Vector Layer for Line Art

We have finished the sketch, and I have prepared a sketch for this botanical illustration. In essence, please sketch a flower that looks natural and I recommend looking at references from photographs or from real objects in nature.

The next step is to make a line art that is making a solid line using the pen tool by tracing selected lines in the sketch that has been made. Previously, I will first explain the selected features that I use in the line art step.

The feature I like the most in CSP is the Vector Layer, have you tried it? Vector Layer is working with mathematical algorithm instead of pixels. When we draw a line in the vector layer, it will draw as pixels, the same as the contents of the Raster Layer. So, our visuals will not see the difference.

But on the vector layer, the lines drawn will be formed by vector curves. Vector Layer will create points/nodes that make up the curve and then will draw pixels above its. Thus, we can adjust the points scale, move it and edit it without changing resolution of the image, because the curve will be recalculated and redrawn every time we make an edit.

To create a Vector Layer please go to menu Layer > New Layer> Vector Layer. A dialog box will appear to fill the layer name. Usually I name it "outline" then click OK and then a new layer will appear in the Layers Panel with a special mark.

One more thing that we need to prepare to make line art is the pen tool. I use the type "G-pen" with regard to the line character and the resulting texture. Please click the revert button to restore the settings to default.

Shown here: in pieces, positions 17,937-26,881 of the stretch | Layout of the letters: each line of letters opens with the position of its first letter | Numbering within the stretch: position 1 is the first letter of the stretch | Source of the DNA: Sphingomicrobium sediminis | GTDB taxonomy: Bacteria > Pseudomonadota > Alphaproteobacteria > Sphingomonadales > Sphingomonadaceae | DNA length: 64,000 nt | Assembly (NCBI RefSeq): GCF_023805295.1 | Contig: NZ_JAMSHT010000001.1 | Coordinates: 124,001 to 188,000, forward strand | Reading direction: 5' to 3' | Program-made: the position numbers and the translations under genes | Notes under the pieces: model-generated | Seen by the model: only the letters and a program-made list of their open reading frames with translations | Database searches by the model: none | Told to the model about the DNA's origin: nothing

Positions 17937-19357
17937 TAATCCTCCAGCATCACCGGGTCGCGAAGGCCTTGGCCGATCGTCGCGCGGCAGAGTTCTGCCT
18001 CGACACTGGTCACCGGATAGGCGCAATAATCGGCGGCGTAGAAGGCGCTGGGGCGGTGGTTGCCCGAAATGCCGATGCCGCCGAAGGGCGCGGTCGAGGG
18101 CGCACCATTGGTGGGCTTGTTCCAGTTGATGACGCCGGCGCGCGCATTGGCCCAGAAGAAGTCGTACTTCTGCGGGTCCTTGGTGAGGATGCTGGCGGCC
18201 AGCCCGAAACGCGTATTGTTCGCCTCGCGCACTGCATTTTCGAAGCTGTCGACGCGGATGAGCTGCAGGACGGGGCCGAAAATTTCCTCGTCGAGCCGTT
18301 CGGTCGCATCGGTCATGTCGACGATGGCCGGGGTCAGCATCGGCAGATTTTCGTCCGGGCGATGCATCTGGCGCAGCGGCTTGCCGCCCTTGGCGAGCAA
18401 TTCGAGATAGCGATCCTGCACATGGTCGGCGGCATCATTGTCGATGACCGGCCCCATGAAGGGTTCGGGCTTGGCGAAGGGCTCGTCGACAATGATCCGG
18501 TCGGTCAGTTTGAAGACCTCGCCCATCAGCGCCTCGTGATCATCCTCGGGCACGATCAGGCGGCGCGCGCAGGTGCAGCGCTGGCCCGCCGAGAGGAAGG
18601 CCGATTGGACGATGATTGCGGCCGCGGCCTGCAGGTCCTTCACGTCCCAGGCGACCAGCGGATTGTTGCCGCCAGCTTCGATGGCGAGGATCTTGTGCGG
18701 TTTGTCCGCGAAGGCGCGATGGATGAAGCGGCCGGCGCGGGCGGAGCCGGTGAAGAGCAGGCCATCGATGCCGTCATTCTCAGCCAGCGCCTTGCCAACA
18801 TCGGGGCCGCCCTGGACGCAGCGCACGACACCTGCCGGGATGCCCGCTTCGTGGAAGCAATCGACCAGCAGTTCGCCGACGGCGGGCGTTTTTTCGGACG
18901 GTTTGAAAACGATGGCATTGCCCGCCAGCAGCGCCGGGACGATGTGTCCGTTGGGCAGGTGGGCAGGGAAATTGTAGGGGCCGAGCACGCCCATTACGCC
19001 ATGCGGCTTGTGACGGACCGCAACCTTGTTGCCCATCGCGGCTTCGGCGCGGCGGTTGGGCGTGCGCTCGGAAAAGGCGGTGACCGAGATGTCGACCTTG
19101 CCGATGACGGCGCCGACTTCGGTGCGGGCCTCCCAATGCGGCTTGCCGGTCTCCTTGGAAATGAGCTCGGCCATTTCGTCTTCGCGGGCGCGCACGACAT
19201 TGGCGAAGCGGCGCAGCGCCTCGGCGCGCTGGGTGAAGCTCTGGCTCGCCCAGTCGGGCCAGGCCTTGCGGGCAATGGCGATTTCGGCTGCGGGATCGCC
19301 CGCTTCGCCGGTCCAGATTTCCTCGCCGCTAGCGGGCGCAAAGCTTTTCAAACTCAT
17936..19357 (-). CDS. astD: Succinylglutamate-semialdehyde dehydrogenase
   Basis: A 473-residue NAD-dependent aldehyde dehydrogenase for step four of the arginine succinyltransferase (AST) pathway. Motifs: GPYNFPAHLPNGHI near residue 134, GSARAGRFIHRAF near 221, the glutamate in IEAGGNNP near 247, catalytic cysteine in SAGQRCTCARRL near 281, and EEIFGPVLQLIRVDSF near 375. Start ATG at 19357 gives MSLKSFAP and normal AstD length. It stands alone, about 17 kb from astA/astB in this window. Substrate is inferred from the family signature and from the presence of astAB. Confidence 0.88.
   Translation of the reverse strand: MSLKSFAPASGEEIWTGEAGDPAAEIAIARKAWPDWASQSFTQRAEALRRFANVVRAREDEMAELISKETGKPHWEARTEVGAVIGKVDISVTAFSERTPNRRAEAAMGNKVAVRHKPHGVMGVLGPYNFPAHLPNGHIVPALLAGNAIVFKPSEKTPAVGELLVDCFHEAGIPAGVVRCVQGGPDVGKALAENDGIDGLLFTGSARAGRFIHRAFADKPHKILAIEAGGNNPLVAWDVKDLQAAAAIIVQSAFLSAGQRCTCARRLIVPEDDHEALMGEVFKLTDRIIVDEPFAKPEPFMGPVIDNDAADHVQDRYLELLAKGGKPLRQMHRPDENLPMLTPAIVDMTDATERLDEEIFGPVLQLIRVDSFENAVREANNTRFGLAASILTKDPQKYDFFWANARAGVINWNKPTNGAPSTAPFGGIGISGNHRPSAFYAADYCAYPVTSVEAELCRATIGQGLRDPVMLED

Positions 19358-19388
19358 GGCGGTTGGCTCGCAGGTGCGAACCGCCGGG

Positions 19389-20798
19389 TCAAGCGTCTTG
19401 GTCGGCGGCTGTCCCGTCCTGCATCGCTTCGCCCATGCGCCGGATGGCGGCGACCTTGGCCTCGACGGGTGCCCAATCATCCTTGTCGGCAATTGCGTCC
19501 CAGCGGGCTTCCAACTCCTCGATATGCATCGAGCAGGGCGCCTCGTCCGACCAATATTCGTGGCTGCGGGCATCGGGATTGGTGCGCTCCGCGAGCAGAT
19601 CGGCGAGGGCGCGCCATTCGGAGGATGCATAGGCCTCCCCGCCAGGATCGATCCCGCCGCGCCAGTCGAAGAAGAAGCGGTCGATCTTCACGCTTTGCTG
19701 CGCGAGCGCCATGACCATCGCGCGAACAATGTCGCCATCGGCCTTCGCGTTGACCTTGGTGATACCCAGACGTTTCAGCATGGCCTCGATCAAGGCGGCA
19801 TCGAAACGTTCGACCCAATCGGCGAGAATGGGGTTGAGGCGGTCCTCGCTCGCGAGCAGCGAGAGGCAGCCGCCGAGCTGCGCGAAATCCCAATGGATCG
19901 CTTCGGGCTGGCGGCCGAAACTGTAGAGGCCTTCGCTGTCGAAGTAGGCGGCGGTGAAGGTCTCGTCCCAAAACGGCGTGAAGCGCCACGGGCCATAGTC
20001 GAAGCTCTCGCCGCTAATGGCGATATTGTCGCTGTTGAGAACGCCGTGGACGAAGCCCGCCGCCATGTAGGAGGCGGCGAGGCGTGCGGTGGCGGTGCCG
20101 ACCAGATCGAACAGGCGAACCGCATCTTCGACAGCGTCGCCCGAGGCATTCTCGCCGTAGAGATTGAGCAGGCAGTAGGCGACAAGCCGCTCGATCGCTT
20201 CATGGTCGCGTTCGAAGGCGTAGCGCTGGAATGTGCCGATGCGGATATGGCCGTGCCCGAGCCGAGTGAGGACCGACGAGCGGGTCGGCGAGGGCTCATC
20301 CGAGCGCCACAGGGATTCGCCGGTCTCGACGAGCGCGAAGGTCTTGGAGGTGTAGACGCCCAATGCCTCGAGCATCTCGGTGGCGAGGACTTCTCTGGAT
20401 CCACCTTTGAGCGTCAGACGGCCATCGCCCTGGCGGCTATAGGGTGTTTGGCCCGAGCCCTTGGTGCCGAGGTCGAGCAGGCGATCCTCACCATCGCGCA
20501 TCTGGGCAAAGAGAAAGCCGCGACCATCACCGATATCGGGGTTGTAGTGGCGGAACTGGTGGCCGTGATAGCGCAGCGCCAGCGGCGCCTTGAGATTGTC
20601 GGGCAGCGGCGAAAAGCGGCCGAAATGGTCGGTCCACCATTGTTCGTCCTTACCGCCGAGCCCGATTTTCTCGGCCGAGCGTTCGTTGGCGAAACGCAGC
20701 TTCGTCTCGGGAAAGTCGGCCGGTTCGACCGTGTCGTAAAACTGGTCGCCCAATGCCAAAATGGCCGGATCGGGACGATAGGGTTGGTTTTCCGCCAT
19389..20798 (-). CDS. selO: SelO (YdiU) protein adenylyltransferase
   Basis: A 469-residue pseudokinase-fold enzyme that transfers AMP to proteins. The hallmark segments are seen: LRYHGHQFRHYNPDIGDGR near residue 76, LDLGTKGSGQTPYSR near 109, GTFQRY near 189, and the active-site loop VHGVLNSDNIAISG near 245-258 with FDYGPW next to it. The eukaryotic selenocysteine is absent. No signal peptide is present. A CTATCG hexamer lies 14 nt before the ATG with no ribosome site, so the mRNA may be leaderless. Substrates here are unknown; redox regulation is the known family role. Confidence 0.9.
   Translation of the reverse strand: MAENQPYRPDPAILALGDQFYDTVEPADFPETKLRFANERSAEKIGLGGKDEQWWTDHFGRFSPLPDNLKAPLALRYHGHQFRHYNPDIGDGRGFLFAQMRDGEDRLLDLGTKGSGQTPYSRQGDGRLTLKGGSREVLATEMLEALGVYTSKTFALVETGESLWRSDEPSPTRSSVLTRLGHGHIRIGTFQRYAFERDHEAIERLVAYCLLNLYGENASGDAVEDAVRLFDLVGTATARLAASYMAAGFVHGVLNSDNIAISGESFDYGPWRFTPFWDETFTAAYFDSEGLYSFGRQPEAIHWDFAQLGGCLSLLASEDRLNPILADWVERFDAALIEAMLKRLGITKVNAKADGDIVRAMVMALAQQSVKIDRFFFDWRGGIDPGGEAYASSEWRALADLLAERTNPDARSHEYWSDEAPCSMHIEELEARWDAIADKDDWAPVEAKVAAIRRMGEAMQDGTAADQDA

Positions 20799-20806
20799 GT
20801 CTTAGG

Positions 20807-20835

Tip: I activate the "Vector magnet" feature which conditions the nodes on the curve to snap when close together. This makes the line look smoother even if it isn't made with a single pull.

In the "Brush Size" section, I set the size to "3.0" so that the resulting lines are not too thick or too thin because in the next step we will apply watercolor technique.

Now, please trace the selected lines in the sketch with the solid black lines on the "outline" layer. You can set the sketch layer's opacity to 50% to reduce its visibility so it is convenient to trace.

Don't hesitate when tracing, even when there are lines that intersect because we use Vector Layer it will be very easy to edit. If you have intersecting lines then it can be easily removed using the eraser tool with the type "Vector" and please activate the "Vector eraser" feature and select the "Erase up to intersection" setting.

Base Color

After all the sketches have been traced with solid black lines, the next step is to color the fields with base color. I deliberately changed the color of the paper to make it look contrasting with the coloring that we will apply to flowers.

We must specify the colors that will be used as the basic colors for some parts of the image. To simplify the process, I created a layer to store the colors that I will use as the base color.

To choose the color of the palette layer that we created, we can use the eyedropper tool then select (click) on the color we need.

Next, we will color block in areas of the flower image using the fill tool with the type "Refer other layers". This setting conditions the lines of the other layers that make up the fields to be counted so that no color will spread out freely.